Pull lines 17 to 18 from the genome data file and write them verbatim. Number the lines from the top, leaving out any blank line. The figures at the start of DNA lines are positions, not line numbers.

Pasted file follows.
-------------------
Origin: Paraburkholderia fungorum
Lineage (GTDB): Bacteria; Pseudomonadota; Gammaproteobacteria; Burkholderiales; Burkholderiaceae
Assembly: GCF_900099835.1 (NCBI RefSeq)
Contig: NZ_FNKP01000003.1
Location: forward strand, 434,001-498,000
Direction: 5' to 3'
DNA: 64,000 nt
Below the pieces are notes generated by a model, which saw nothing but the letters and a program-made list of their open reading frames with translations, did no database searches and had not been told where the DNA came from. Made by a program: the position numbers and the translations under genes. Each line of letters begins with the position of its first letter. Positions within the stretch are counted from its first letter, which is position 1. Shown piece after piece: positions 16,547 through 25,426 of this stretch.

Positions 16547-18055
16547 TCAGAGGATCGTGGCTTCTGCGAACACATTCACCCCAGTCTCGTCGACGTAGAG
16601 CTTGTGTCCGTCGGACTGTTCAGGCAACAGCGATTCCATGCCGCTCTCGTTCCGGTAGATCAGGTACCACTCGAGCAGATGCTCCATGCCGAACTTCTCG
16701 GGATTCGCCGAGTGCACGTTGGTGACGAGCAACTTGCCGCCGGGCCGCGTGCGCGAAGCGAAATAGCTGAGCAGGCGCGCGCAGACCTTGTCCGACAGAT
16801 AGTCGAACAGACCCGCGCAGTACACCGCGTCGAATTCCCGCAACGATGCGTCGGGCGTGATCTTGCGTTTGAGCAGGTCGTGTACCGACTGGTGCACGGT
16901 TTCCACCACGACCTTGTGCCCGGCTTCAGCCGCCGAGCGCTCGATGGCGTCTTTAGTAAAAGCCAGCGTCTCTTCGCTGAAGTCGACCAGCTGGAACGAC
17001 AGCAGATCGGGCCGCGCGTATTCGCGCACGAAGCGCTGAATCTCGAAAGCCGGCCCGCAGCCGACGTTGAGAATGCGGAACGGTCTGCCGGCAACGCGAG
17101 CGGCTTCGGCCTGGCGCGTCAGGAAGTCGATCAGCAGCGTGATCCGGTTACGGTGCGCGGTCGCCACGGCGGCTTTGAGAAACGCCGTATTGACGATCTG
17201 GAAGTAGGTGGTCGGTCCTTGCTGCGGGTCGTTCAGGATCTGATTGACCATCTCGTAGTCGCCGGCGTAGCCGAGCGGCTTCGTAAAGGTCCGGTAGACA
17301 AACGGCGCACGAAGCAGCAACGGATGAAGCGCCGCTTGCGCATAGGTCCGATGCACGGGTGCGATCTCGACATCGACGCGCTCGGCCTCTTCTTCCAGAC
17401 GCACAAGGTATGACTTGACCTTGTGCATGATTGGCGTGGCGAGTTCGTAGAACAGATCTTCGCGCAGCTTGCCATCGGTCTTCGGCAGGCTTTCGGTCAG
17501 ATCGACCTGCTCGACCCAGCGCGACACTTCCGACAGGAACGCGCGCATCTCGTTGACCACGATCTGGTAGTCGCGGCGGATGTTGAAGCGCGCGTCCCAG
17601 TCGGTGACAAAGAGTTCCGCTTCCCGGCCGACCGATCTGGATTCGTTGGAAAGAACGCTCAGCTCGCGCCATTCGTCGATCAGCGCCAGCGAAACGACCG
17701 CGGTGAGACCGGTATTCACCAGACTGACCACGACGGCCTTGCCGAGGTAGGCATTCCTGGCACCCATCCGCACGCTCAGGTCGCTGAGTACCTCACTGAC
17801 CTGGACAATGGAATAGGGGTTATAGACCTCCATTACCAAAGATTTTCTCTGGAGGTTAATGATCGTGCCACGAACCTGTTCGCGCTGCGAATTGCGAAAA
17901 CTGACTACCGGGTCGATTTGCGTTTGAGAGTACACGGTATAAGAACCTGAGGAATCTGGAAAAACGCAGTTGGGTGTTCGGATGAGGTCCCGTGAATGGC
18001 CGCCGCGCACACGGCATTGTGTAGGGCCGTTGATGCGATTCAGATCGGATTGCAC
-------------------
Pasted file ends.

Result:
17201 GAAGTAGGTGGTCGGTCCTTGCTGCGGGTCGTTCAGGATCTGATTGACCATCTCGTAGTCGCCGGCGTAGCCGAGCGGCTTCGTAAAGGTCCGGTAGACA
17301 AACGGCGCACGAAGCAGCAACGGATGAAGCGCCGCTTGCGCATAGGTCCGATGCACGGGTGCGATCTCGACATCGACGCGCTCGGCCTCTTCTTCCAGAC